Rear hub motor with speed or torque sensors: which one is best?
If you're looking for your first ebike you'll notice soon that there's a great variety of models, each one with different tech specs and prices. But, what's different, and why?
Talking about ebikes, first of all we must mention that you can find two macro categories of motor units: the mid motor and the rear hub motor. Today we focus on the second category of electric motors integrated in the rear wheel hub.
In that article, we want to go even deeper in detail and analyze the main difference between the hub motor equipped with a cheaper Speed Sensor or a more sophisticated hub motor with a Torque Sensor. We are going to see how they work and "feel"while riding, it will be useful to understand which one is more performant and best for your needs.
In general, most affordable rear hub motors are equipped with a Speed Sensor that reads the ebike pedals movement and activates the motor to quickly reach the max speed. On the other hand, more sophisticated rear hub motors are equipped with a Torque Sensor that reads the strength and speed of rotation about the crank, giving a more controlled powerful output, for a natural pedaling feeling.
Those are some of the main differences and we are going further with more details, but first let's quickly introduce electric bikes, talking about how they work and the main tech specs.
Ebikes: powered by an electric motor
Modern ebikes are equipped with an electric motor powered by a battery, a power unit that in Pedelec models helps the cyclist while pedaling or, in the case of electric bikes equipped with a throttle, the motor pushes the bike without even having to pedal (in the full electric mode), making it much more like an electric scooter.
These two distinct modes can also coexist, in fact on the most versatile e-bikes we find both functions that can be easily switched while riding according to needs: so we are going to spend some words about the PAS mode and the Full Electric mode.
PAS mode means pedaling assistance, the electric motor helps the cyclist only while pedaling to give an "effortless pedaling feeling" with a light actuation of pedals, even when the street is going uphill. It's like pedaling a standard bike with "professional cyclist training on legs".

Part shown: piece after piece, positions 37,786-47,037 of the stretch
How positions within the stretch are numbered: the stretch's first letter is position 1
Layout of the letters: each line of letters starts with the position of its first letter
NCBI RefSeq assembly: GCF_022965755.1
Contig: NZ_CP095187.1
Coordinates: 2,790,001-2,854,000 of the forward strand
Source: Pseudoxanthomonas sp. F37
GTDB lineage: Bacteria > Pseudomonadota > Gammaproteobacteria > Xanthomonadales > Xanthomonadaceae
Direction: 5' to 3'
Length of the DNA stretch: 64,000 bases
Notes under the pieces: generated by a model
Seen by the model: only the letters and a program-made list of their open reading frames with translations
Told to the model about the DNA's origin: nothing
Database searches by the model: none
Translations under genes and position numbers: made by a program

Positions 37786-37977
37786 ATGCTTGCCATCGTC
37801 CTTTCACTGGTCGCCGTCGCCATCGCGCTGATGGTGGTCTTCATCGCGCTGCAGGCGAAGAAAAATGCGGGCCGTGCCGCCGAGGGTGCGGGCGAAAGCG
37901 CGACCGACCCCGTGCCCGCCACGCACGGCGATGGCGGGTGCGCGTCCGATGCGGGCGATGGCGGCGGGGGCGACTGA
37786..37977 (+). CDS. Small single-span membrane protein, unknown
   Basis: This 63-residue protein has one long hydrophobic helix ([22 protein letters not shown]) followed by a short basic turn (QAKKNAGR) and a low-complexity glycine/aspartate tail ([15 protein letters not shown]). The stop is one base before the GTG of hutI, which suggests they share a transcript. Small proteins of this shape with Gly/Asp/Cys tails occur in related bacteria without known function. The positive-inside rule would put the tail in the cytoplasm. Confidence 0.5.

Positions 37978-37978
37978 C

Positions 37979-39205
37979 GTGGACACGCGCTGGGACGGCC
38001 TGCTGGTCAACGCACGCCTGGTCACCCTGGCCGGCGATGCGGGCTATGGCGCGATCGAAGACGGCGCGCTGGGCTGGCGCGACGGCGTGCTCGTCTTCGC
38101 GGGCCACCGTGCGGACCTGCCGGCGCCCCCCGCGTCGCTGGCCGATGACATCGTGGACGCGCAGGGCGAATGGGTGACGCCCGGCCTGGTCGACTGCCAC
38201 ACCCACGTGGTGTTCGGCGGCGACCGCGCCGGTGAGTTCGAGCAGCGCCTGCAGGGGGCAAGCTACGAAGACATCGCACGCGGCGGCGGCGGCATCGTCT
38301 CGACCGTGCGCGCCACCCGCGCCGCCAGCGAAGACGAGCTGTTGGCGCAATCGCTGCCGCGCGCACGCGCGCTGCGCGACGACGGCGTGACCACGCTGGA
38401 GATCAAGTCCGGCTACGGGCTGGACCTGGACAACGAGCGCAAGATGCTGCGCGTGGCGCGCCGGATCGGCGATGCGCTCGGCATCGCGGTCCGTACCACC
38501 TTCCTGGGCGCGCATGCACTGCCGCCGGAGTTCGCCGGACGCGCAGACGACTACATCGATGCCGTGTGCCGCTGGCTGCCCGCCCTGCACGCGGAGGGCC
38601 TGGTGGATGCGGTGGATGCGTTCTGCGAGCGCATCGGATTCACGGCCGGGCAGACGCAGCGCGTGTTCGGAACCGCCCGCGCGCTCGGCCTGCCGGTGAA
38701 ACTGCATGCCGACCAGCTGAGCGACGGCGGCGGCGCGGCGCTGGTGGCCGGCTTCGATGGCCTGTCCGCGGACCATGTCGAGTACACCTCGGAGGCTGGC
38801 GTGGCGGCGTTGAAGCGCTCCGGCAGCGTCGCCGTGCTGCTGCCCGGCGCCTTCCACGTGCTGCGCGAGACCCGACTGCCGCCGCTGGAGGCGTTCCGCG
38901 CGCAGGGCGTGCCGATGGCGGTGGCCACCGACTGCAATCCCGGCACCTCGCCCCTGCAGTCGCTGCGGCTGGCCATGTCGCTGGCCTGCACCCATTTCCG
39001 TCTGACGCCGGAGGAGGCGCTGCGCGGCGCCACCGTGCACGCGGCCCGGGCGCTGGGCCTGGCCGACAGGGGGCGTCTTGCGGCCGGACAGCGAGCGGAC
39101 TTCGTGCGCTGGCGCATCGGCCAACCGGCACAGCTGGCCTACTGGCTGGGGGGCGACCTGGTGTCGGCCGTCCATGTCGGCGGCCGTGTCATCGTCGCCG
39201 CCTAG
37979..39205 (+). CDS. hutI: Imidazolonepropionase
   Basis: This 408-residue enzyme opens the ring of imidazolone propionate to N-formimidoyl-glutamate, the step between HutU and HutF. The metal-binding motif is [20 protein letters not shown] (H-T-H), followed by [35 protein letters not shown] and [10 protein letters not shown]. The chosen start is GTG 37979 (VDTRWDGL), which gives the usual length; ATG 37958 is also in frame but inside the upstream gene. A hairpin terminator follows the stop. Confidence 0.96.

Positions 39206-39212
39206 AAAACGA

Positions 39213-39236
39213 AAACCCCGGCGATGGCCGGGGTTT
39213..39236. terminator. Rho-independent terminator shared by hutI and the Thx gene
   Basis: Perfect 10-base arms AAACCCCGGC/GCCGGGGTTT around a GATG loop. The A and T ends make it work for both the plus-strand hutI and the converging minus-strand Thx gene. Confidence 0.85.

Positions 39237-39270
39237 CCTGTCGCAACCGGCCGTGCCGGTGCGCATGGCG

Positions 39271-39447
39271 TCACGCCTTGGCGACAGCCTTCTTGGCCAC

Full Electric mode can be activated by the throttle, twisting it or pushing it (finger throttle). The motor gives the power to the wheel and the electric bike moves with the motor only propulsion. It's equivalent to an electric scooter.
As a drowback, Full Electric mode requires more energy and drains the battery quickly.
If you're looking for your first ebike you're also wondering what Watt and Torque are, so we are going to spend some words about it.
Watt Power and Torque
The Hub engines are available with different specifications regarding the peak power and torque. Two values expressed respectively in Watt (W) and Newton Meter (Nm) for the torque. Let's simplify the argument and say that in general Watts can be converted to a higher maximum speed, and on the other hand the torque gives more acceleration and "push power".
In general, more watts gives the ebike motor a higher current flow that can be converted to more max speed: we can explain Watt power by comparing it to the horsepower value for a traditional fuel motor. More horsepower will give your car more speed, like as more Watts will give more speed to an electric bike.
Torque is needed to be more powerful and perform while going uphill, with carrying heavy weights and while riding in hard off road terrains like for example sand, snow and dirt. Torque also contributes to speed up faster to the max speed, infact more torque will give you a quicker acceleration.